Lease agreements and the terms between the parties are freely negotiable and subject to contract. Certain limited covenants are implied by the Conveyancing and Law of Property Act, 1909 but the material commercial terms are open to agreement between the parties.
During the initial period of the COVID-19 pandemic, The Bahamas government took steps to provide rent deferral for residents who were tenants of lower-tier rented properties (paying USD2,000 or less per month) and ordered a cessation of evictions until June 2019.
In July 2019 The Bahamas government overhauled the tax regime for real estate transactions and made leases (along with many other real estate transactions) subject to VAT. In late November of that year the VAT Rules for Real Estate 2019 were published by the VAT Department. Given the very recent implementation of the new VAT Rules, the impact of the tax changes on the landlord/tenant area of the real estate market remains to be seen. However, it is widely expected that an immediate consequence will be that, in all likelihood, commercial leases will not exceed five years going forward – as the tax treatment of such long-term leases is less favourable.
Under a typical Bahamian lease agreement it is generally industry standard that:
Variation of rent is freely negotiable and subject to the contractual agreement of the parties. It is often the case that well-drawn commercial leases make provision for rent to be reviewed or updated at a certain agreed stage or date but, practically speaking and more commonly, the issue is addressed when the lease falls due for renewal.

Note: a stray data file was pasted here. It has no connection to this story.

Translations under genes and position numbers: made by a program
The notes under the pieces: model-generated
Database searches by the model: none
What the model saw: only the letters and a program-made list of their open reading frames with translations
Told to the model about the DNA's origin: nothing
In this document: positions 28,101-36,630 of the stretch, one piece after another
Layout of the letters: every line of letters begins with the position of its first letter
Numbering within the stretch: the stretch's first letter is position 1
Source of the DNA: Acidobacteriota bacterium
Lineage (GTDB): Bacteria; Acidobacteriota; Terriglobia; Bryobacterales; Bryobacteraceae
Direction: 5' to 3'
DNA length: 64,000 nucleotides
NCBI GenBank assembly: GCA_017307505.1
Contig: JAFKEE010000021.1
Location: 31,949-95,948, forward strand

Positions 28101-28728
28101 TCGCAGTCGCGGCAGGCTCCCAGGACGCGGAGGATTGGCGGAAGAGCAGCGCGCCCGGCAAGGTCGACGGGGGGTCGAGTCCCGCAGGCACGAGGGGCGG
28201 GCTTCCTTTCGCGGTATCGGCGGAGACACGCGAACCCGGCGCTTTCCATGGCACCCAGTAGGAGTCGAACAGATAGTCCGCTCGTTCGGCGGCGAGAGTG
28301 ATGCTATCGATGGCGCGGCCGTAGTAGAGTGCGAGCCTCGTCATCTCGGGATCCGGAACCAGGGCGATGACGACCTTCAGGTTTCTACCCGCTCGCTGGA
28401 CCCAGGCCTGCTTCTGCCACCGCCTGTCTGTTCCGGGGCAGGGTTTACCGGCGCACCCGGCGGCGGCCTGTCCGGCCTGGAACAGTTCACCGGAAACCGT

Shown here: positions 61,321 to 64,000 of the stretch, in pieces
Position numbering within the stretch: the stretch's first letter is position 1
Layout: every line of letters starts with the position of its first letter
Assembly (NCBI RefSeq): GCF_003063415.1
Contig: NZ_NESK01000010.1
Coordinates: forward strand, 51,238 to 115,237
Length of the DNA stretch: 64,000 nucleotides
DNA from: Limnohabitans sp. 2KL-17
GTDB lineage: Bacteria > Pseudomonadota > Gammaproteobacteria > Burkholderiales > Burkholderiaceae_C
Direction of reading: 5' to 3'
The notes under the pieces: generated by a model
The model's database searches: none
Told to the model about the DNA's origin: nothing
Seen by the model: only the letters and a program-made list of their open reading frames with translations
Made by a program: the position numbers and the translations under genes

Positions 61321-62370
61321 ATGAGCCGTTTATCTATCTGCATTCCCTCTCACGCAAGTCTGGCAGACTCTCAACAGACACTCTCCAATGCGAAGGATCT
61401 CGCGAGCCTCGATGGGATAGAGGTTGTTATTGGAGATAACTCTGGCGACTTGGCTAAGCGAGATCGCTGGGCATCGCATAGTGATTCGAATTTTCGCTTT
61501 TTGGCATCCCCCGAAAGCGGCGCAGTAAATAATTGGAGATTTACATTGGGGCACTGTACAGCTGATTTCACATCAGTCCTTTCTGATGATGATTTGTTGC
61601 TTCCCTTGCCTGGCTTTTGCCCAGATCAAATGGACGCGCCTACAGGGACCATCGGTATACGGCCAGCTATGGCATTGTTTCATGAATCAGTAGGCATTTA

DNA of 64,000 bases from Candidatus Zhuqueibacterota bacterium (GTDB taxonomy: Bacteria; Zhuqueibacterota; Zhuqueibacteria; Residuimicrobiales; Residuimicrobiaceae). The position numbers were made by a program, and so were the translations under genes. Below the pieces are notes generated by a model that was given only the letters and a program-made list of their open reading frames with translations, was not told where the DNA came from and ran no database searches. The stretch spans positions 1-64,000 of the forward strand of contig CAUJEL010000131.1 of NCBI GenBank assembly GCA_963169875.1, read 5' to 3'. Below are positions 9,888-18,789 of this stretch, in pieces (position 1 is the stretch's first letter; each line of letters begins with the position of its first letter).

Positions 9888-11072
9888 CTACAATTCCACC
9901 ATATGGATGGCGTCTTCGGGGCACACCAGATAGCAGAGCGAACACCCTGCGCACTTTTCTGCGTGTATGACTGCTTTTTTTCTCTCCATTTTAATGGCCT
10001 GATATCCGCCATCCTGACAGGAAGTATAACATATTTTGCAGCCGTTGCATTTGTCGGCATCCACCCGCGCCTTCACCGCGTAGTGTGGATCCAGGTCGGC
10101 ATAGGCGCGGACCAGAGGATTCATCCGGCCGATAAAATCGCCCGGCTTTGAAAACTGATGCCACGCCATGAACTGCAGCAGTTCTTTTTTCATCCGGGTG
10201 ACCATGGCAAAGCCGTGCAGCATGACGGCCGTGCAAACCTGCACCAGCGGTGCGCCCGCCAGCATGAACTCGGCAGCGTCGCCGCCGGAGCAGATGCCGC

There is no legal or regulatory restriction governing the agreement between the parties of how new rent may be calculated. The industry standard commonly used is that increases are in line with the consumer price index (CPI) or a pre-agreed percentage.
Under the VAT Act, leases are subject to the payment of VAT unless exempted.
The rental of a “dwelling” (meaning a building or premises intended to be used as a place of residence or abode of a natural person) is exempt from VAT. However, in the case of vacation homes that are rented or let for a continuous period not exceeding 45 days (the primary example being private residences on online marketplaces like Airbnb, HomeAway or VRBO), VAT is payable at a rate of 12%.
A long-term lease (ie, a lease of five or more years – whether commercial or residential) attracts VAT at a rate of 12%, and a lease-to-own contract attracts VAT on each stage or interim payment.